Two regions which recorded negative Yiadom Index measures were Greater Accra Region with an index of -33.53 and Ashanti Region with an index of -5.09.
The reliability of the Yiadom Index measures for the regions is attested by the fact that the total values of the eight regions in the positive zone, 38.6, and the total of the two regions in the negative zone, -38.6, add up to zero thus satisfying the invariance condition of the methodology.
Chart 1.1 provides a visual illustration with graphs depicting the population share as blue and Covid-19 share as red. It is easily seen from the graphs that the blue line representing the population share is above the red line representing Covid-19 share in the case of the eight regions with positive Yiadom index whereas in the case of the two regions with negative Yiadom index, the reverse is the case.
It can also be seen from the two spaces created between the graphs that the positive space on the left representing the sum of the positive Yiadom Index values for the eight regions is equal to the negative space on the right created by the two regions with negative Yiadom Index values.
This provides a clear visual demonstration why the sum of all the two spaces created by the graphs, the positive and negative spaces, must be identically zero to underscore the reliability of the various Yiadom Index values.
Bar Chart 1.2 provides further visual clarity with each region being represented by three bars; the left bar representing the population share while the middle and right bars represent the COVID-19 share for July and August respectively.
For each region, the Yiadom Index for July is obtained from the difference between the left and middle bars while the index for August is obtained from the difference between the left and right bars.
The values of the Yiadom measures obtained for the regions from this Bar Chart forms the basis for building the Yiadom Index Chart for July and August 2020.
Chart 1.3 presents a graphic example of the Yiadom Index for COVID-19 regional impact assessment in for July and August 2020. For each region, the bar on the left represents the Yiadom index for July while the bar on the right represents the index for August 2020.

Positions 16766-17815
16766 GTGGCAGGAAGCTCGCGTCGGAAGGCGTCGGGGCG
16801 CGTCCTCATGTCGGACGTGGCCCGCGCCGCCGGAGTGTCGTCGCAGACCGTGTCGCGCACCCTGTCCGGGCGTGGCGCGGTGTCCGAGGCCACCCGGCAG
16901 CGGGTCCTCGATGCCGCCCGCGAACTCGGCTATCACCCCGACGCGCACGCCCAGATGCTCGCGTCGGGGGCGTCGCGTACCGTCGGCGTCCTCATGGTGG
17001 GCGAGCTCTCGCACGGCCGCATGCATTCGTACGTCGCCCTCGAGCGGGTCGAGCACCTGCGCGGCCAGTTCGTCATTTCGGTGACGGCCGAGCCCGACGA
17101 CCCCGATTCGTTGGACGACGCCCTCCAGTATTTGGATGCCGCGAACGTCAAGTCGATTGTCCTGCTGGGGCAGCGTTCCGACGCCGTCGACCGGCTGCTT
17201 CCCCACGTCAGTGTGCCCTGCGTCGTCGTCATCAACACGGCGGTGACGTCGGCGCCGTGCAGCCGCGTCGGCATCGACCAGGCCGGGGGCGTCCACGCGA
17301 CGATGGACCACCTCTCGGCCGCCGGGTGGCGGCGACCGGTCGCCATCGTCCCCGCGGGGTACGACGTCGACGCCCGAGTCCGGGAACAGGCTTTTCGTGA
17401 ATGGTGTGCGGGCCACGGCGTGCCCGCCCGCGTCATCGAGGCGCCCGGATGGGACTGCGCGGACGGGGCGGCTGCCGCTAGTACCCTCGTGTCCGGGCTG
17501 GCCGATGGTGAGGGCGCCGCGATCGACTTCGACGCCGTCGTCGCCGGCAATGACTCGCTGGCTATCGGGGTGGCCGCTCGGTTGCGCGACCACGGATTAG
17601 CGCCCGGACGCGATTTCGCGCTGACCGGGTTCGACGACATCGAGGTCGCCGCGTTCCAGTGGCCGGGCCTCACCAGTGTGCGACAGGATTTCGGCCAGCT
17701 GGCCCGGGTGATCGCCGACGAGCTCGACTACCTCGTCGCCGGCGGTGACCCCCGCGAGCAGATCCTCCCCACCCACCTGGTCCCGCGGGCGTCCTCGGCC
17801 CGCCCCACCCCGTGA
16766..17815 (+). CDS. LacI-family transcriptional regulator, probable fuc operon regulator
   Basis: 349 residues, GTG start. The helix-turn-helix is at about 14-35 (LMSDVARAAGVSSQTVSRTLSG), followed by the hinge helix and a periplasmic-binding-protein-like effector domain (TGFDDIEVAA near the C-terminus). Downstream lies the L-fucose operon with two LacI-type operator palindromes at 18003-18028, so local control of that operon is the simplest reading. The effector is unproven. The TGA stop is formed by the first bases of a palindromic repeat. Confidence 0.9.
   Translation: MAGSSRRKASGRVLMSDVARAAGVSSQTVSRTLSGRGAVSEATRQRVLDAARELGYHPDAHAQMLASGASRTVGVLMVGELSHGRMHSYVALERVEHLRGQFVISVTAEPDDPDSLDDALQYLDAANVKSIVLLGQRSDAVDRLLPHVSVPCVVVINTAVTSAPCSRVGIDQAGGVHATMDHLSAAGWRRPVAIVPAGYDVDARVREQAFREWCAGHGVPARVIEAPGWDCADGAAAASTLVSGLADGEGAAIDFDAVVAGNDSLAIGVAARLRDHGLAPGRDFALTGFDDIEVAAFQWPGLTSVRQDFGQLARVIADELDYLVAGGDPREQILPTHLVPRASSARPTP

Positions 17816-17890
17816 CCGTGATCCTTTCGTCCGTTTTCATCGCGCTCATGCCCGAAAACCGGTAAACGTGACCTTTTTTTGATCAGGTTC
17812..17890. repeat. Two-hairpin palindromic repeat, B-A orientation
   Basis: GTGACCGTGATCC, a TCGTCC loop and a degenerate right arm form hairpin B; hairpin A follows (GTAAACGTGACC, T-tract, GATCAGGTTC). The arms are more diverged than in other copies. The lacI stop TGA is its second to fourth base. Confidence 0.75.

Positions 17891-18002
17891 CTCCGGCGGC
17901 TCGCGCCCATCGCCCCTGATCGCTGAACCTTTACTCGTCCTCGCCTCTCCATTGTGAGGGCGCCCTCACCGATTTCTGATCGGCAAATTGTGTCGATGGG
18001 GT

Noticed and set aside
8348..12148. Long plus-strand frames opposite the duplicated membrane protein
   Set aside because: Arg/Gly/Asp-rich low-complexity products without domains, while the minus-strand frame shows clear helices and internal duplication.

The regions are arranged in order of magnitude of the respective Yiadom Index for August. This results in the sequential ranking of the regions with the August Yiadom Index values as follows: Northern including North East and Savannah, 8.69; Volta including Oti, 6.57; Eastern, 5.5; Brong Ahafo, comprising Bono, Ahafo and BonoEast, 5.35; Central, 4.7; Upper East, 3.6; Upper West, 2.65; Western including Western North, 1.58; Ashanti, -5.07 and Greater Accra, -33.53.
The Chart reveals that the bars for all the eight regions with positive Yiadom Index are shown above the x-axis in the first quadrant while the bars for the two regions with negative index are shown below the x-axis in the fourth quadrant.
Advantages of the Yiadom Index
The Yiadom Index has several advantages. It serves as a measuring scale for determining Covid-19 impact on the various regions of the country thereby allowing comparisons to be made between them.
It provides timely and reliable data to permit appropriate response interventions to enhance the pandemic control programmes. In this way, it contributes to the effort to stop the spread of the pandemic and save lives.
It is also used to monitor and evaluate the trend of the pandemic in the country and across the regions. Again, it facilitates the prioritization of policy initiatives in a cost-effective manner to redirect attention to where it is most needed.